System: BeOS, Haiku, Zeta


1. What is yab? 7. Show graphic
2. Creating a Program window 8. Create Button
3. Inloop - Durable inquiry of functions 9. Testing program in Terminal
4. MenuBar in window 10. Bind program code (Zeta only)
5. Create additional View 11. Help while programming
6. Show text  


Was is yab?

The yab Interpreter is a BASIC Dialect, witch is a further development of the Windows, Linux and Playstation 2 available YABASIC. yab was optimized for BeOS, ZETA and Haiku and included many commands for it.

With the help of this programming language it is very easy to create simply small and even complex programs. A good example of it is the burner program JABA contained in ZETA.

You will find out in the process of this tutorial how easy it is to create an application with yab, . This tutorial will not provide a complete application, but simple basic knowledge to learn you to get started in yab.

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Creating a Program window

Creating a Program window is simple, you only need to provide the instruction window open and add a few data concerning size, name and internal designation.

window open 50,50 to 600,500, "View", "WindowName"

A window is opened, which begins 50 pixels of the left edge of screen and 50 pixels of the upper edge of screen. After that to the right and lower edge of window are indicated. Thus we have a window size of 550 pixels in the width and 450 pixels in the height. Like you see the window size is not given, but only the coordinates on the screen.

After the data for the window size the name of the window follows (here: "View") for internal use. Over this name you can address the window for example to close or to insert an entry .

For WindowName you indicate the name, which stands then as window designation in the TAB of the window. Thus the name, which is seen by the user.

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Inloop - Durable inquiry of functions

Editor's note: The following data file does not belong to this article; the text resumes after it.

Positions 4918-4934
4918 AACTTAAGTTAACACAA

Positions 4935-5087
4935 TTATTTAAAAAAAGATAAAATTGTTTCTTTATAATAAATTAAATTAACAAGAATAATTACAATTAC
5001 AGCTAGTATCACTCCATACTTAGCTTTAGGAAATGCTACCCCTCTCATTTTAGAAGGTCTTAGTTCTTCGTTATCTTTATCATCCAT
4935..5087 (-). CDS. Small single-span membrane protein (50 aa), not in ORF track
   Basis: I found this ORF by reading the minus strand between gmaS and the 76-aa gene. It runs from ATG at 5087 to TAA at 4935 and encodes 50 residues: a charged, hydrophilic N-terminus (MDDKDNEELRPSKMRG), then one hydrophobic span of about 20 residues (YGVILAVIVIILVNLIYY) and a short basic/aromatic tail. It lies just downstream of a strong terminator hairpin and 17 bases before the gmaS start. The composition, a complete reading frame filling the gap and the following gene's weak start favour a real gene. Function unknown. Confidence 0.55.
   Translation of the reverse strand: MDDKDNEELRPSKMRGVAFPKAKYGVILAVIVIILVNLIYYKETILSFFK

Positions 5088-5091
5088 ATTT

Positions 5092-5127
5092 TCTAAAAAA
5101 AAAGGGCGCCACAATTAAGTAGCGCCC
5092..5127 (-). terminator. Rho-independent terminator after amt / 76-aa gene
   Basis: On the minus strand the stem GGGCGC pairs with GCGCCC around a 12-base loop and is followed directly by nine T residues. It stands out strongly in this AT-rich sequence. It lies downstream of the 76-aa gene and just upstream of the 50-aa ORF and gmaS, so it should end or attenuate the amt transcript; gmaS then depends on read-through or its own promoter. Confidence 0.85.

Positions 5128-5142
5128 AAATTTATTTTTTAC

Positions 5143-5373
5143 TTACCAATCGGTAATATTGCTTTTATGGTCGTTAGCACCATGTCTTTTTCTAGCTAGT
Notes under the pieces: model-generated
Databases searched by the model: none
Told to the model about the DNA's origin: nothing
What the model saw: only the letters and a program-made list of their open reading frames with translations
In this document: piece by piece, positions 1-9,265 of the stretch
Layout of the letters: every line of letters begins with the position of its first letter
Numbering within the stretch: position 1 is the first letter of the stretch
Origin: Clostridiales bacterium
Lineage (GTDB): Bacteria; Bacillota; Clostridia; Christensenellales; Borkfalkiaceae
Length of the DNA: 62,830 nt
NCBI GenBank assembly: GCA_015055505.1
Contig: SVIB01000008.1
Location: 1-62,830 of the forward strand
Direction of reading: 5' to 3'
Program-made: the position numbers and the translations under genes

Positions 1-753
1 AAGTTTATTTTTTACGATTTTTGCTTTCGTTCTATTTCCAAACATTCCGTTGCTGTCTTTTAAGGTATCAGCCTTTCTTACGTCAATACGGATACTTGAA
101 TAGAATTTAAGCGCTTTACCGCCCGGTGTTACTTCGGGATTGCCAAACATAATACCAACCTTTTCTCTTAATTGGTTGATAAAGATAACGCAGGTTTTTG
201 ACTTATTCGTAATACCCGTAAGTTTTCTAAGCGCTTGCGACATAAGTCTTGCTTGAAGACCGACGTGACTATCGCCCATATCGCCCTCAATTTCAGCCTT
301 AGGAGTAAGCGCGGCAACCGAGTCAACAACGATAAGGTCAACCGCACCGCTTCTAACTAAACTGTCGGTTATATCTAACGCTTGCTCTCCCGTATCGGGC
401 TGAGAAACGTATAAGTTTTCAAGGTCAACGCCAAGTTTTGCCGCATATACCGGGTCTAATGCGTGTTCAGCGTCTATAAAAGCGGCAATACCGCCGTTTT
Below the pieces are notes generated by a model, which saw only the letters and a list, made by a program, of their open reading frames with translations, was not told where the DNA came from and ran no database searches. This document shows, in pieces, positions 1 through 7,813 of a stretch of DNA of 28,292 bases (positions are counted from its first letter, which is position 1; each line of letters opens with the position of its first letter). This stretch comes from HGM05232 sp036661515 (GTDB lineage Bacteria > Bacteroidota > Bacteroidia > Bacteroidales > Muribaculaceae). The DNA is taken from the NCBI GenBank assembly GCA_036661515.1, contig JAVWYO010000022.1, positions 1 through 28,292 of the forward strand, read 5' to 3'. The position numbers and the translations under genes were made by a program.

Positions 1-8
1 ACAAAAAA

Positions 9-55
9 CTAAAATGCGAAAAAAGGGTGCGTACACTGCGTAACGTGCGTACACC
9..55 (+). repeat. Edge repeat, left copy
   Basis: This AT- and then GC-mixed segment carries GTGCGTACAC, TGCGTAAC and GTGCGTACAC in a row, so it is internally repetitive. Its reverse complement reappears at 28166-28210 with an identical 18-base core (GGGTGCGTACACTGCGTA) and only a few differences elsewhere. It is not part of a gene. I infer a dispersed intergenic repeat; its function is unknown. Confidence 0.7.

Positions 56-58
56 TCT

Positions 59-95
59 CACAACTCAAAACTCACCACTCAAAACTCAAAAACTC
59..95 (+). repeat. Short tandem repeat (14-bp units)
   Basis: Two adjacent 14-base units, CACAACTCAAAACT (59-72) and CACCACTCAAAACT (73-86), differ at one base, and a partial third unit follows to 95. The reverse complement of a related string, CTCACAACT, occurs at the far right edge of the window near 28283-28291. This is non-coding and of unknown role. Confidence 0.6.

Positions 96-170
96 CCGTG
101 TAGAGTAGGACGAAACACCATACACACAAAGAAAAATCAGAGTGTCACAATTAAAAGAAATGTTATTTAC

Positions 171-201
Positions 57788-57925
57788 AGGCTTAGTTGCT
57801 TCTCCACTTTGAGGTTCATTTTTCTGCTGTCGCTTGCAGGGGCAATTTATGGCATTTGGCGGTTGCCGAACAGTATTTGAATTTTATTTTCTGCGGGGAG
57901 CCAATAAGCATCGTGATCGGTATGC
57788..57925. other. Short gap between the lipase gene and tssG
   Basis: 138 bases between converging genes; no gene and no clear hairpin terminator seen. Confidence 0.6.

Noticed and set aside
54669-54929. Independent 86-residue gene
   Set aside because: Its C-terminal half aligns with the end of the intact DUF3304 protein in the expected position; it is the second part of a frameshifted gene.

Next we provide a Inloop, which is helpful  to us in the execution of always recurring requirements in the program. Everything located in this loop in the program runs so long again and again as is required. Everything which is outside of the loop stands either only once or only when it is called for. Here it is to be noted that everything which is before the loop will be executed before the loop is started and everything which stands behind the loop only when called for.

Cinloop = true
     msg$ = message$
     switch msg$

          Here the entries are inserted into the loop.

     end switch

Closing the window over the TAB is a good example, because this function should be selectable in the program sequence at any time. Insert the following code into the range, that in the loop with " Here the entries are inserted into the loop." is indicated. For this we use the instruction case, which begins with indication of its name and is terminated with break.

case "View:_QuitRequested|"

          window close "View"


When the close range of the TAB is clicked, this with name of the window (View) and the pertinent inquiryis spent (here _ QuitRequested).

All that stands between case "View:_QuitRequested|" and break, will be executed upon calling the sequence. Since we would like to close the window, with window close "View" the window View is closed.

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Window menu bar